An İstanbul lawyer, identified only by the initials O.E.H., was put in pretrial detention along with her 3-month-old baby as part of an investigation into the faith-based Gülen movement, local media reported.
According to the TR724 online news website, O.E.H. went to the Tokat police station upon a Dec. 27 call regarding a probe. The prosecutor in charge requested her arrest, claiming that she might try to avoid investigation although O.E.H. had voluntarily complied with the police notice.
TR724 reported that O.E.H. was put in pretrial detention on Dec. 29 with her 3-month-old baby after spending two days in police custody.
More than 17,000 women in Turkey, many with small children, have been jailed in an unprecedented crackdown and subjected to torture and ill-treatment in detention centers and prisons as part of the government’s systematic campaign of intimidation and persecution of critics and opponents, a report titled “Jailing Women In Turkey: Systematic Campaign of Persecution and Fear” released in April by SCF has also revealed. At least 700 children under the age of 6 have accompanied a parent in jail as they had no one to look after them on the outside.
According to data compiled by independent monitoring site The Arrested Lawyers’ Initiative, 565 lawyers have been arrested as of November 28, 2017 since July 15, 2016 and 1,448 lawyers were under prosecution as of Oct. 27, 2017. Sixty-nine lawyers have received lengthy prison sentences thus far. Some of the arrested lawyers were reportedly subjected torture and ill treatment. Fourteen of the detained or arrested lawyers are presidents or former presidents of provincial bar associations.
The Turkish government has arrested a total of 2,431 judges and prosecutors and dismissed 4,424 others since a controversial military coup attempt on July 15, 2016, a Constitutional Court general assembly ruling revealed on early August 2017.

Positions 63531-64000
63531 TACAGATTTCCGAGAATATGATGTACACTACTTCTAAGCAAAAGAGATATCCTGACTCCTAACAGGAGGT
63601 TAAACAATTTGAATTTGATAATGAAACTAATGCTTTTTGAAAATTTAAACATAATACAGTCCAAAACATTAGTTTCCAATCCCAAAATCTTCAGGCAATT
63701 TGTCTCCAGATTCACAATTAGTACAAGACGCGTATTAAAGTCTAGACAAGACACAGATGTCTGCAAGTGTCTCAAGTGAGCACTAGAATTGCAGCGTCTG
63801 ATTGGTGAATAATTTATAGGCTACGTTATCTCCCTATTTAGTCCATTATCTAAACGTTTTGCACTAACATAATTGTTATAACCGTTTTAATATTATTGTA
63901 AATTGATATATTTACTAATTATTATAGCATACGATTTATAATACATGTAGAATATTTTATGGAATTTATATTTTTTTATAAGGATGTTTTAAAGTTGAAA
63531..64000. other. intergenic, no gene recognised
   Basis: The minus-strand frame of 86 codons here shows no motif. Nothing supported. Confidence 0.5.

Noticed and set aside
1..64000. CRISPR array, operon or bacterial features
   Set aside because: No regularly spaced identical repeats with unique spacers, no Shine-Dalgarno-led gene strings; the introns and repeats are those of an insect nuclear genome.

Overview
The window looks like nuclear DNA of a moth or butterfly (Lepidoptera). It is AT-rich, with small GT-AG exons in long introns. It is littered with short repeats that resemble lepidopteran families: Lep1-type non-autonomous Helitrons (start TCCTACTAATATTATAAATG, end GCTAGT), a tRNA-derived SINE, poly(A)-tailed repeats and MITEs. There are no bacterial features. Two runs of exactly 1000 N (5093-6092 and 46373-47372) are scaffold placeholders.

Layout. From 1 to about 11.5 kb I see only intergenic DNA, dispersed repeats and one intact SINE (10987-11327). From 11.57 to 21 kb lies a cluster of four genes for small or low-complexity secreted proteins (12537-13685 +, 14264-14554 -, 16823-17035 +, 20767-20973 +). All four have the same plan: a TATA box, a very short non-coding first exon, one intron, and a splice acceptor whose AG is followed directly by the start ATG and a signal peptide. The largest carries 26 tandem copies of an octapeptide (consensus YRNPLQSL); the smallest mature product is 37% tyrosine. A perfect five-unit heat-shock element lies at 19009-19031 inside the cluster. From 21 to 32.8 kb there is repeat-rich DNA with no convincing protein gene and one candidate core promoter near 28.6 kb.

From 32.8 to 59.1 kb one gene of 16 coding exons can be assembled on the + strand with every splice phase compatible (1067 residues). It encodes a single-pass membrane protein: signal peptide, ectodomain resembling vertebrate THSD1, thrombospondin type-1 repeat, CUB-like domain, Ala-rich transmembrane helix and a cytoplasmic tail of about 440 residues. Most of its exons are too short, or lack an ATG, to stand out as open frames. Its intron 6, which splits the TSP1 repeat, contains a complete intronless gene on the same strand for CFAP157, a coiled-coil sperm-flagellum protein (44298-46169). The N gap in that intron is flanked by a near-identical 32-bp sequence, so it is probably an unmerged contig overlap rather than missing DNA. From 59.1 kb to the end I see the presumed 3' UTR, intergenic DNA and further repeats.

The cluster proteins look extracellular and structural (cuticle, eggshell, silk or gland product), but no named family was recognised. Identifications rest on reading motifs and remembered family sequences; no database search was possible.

Turkey survived a controversial military coup attempt on July 15, 2016 that killed 249 people. Immediately after the putsch, the Justice and Development Party (AKP) government along with President Erdoğan pinned the blame on the Gülen movement.
Gülen, who inspired the movement, strongly denied having any role in the failed coup and called for an international investigation into it, but President Erdoğan — calling the coup attempt “a gift from God” — and the government initiated a widespread purge aimed at cleansing sympathizers of the movement from within state institutions, dehumanizing its popular figures and putting them in custody.
Turkey has suspended or dismissed more than 150,000 judges, teachers, police and civil servants since July 15. Turkey’s Interior Minister announced on December 12, 2017 that 55,665 people have been arrested. Previously, on December 13, 2017, The Justice Ministry announced that 169,013 people have been the subject of legal proceedings on coup charges since the failed coup. (SCF with turkeypurge.com)